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There can, unfortunately, be a belief among executives that automation is a “silver bullet” that can solve numerous problems around process and cost containment. There’s some evidence that some jobs lost to COVID are going to RPA or Robotic Process Automation. So, overall, the idea of automation can seem like a business concept that can swoop in and solve multiple issues at once.

That’s not entirely true. While RPA can be very effective, there are specific processes that are better automated than others. That’s one place to begin your journey with even considering automation.

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What are those processes?

Highly-manual and repetitive processes: Think about high-transaction volume or processes that occur daily. Accounts receivable and invoicing fall here, often.

Prone to human error: What are some of your processes most prone to human error, that then causes additional work for others? Some HR functionality typically applies here.

Rule-based processes: Think of processes that follow a specific set of “if-then” type rules, and can easily be turned into a template. When decision-making is based on a series of standardized rules, that process makes sense as an automation contender.

Low exception rate: These would be processes with a low number of various scenarios. Exceptions create complexity, and a project can often be completed by partially excluding exceptions with low volumes.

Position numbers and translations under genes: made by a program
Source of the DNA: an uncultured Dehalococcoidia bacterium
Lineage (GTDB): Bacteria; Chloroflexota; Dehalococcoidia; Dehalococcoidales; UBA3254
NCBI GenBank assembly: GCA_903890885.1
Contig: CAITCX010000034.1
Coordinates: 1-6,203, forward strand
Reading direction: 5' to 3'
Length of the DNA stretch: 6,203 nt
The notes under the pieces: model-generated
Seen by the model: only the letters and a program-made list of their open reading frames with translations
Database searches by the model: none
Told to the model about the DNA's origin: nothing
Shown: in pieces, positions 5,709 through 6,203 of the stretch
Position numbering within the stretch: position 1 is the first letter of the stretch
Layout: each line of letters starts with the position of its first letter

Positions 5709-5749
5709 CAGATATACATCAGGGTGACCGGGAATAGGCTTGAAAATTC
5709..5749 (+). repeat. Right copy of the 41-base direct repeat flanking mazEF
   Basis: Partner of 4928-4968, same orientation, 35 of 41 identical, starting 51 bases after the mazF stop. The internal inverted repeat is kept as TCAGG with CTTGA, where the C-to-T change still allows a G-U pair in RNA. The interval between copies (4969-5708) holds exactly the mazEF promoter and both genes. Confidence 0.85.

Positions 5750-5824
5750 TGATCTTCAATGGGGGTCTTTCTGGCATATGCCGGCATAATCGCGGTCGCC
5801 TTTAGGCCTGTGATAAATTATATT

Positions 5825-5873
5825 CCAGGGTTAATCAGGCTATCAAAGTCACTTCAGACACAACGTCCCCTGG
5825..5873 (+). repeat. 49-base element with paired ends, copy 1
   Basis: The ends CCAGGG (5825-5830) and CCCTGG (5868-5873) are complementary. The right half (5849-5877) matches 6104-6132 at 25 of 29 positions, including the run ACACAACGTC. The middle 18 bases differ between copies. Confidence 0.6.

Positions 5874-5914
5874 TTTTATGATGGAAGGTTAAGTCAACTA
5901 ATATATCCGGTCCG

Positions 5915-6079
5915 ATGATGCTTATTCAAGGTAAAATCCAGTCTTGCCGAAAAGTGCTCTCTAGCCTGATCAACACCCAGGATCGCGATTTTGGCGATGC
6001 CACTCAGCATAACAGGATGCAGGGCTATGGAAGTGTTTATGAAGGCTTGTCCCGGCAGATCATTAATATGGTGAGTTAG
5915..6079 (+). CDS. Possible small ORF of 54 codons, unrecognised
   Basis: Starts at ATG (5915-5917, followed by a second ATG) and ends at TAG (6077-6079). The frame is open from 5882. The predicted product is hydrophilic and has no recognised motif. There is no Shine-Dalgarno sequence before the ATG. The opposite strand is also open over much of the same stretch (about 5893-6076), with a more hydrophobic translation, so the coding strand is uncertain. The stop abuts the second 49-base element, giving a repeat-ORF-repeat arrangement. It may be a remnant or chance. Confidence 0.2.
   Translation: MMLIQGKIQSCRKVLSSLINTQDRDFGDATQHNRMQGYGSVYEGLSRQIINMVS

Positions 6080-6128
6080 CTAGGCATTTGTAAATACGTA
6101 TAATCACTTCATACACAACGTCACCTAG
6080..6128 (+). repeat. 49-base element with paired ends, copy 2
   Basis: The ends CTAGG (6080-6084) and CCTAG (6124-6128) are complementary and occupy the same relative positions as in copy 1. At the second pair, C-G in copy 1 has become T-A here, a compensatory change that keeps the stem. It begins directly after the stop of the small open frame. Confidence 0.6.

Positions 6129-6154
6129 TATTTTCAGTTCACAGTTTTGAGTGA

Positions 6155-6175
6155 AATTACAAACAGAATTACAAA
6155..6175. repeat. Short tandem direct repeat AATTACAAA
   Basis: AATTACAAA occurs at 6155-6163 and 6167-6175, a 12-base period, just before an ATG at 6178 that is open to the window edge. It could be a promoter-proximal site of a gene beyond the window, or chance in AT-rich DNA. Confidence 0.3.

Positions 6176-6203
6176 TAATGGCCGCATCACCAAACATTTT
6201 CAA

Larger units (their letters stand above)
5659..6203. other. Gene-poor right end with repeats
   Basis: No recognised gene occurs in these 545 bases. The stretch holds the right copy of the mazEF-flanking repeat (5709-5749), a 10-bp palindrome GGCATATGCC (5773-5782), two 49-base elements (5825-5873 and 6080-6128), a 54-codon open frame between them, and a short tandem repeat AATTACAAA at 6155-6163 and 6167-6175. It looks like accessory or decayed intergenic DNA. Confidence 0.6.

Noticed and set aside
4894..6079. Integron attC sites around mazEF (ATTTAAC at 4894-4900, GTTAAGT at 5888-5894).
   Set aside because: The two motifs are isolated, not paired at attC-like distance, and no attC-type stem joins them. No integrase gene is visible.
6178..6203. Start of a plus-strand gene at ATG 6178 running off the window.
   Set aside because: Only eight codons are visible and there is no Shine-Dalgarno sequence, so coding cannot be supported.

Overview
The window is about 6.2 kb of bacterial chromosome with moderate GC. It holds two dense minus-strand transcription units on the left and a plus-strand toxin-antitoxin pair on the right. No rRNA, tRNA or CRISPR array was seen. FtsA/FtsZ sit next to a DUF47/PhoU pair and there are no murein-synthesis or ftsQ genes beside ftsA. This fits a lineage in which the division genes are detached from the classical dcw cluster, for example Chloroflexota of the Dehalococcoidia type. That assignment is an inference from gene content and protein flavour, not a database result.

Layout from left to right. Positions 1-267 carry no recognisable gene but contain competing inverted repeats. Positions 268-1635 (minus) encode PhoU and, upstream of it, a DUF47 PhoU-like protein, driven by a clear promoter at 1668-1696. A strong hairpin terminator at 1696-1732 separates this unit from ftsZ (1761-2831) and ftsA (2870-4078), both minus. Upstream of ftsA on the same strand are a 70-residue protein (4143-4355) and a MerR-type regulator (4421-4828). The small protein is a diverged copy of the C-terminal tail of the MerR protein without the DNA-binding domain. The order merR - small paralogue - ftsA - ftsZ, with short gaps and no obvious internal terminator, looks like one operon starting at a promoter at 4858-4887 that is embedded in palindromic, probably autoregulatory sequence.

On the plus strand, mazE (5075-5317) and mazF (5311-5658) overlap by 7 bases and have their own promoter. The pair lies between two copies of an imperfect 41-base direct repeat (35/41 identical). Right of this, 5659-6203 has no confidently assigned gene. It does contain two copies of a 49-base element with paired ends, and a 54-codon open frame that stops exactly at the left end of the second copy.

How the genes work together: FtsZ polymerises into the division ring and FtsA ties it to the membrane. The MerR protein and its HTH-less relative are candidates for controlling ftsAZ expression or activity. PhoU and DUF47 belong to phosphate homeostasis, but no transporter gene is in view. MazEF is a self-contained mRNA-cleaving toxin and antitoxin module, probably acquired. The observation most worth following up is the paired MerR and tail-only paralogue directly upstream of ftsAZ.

Standard readable electronic input type: Excel, Word, XML, readable PDFs. There is now RPA work being done with unreadable types, including OCR — but that does require an assessment of what’s necessary to make it readable.

High volumes: high-transaction volume and high frequency.

Mature and stable processes: Think of well-documented processes with known operational costs. Again, billing often falls into this bucket. Vendor selection RFP could as well.

These are some of the minimum criteria to begin thinking about an RPA project.

There are a few other things to take into account early in an RPA journey, though:

  • Automation savings: It is recommended that you only automate processes that would yield savings. Cost containment is a major factor in RPA selection. It’s not necessarily about reducing jobs, though, as much as letting human beings work on valuable, critical tasks and not waste time on the repetitive processes.
  • Short-term changes: If there’s a high likelihood that a process might change in the short-term, we do not recommend automating it. It will lead to webs of confusion, potentially.
  • Go-Live expectations: For processes with relatively low complexity, it can take as little as three weeks to go live with a bot to aid in the process. Higher complexity is likely to be nine weeks or more, although it does vary by industry, vertical, and process itself.

We will have much more on automation and RPA coming in the next few months. This is but a start.

Any projects of yours come to mind as an RPA potential?

If you want to have a discussion about what this would look like internally or for your end-users, we’d be happy to.

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